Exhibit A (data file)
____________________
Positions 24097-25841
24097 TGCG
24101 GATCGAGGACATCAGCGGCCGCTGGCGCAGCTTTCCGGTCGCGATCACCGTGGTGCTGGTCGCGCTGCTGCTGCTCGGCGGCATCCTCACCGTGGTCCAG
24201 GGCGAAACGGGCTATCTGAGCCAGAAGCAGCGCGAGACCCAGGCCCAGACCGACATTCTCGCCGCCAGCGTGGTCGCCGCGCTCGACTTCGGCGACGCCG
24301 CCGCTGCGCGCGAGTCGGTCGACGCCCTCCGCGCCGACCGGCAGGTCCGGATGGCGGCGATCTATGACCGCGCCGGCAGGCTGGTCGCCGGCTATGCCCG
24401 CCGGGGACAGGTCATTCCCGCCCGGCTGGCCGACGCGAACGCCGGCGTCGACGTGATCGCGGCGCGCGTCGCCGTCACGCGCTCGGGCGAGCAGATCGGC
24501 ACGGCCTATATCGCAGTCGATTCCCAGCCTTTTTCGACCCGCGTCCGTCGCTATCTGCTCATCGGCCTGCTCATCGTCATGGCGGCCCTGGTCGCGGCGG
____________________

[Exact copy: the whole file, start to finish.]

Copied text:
Positions 24097-25841
24097 TGCG
24101 GATCGAGGACATCAGCGGCCGCTGGCGCAGCTTTCCGGTCGCGATCACCGTGGTGCTGGTCGCGCTGCTGCTGCTCGGCGGCATCCTCACCGTGGTCCAG
24201 GGCGAAACGGGCTATCTGAGCCAGAAGCAGCGCGAGACCCAGGCCCAGACCGACATTCTCGCCGCCAGCGTGGTCGCCGCGCTCGACTTCGGCGACGCCG
24301 CCGCTGCGCGCGAGTCGGTCGACGCCCTCCGCGCCGACCGGCAGGTCCGGATGGCGGCGATCTATGACCGCGCCGGCAGGCTGGTCGCCGGCTATGCCCG
24401 CCGGGGACAGGTCATTCCCGCCCGGCTGGCCGACGCGAACGCCGGCGTCGACGTGATCGCGGCGCGCGTCGCCGTCACGCGCTCGGGCGAGCAGATCGGC
24501 ACGGCCTATATCGCAGTCGATTCCCAGCCTTTTTCGACCCGCGTCCGTCGCTATCTGCTCATCGGCCTGCTCATCGTCATGGCGGCCCTGGTCGCGGCGG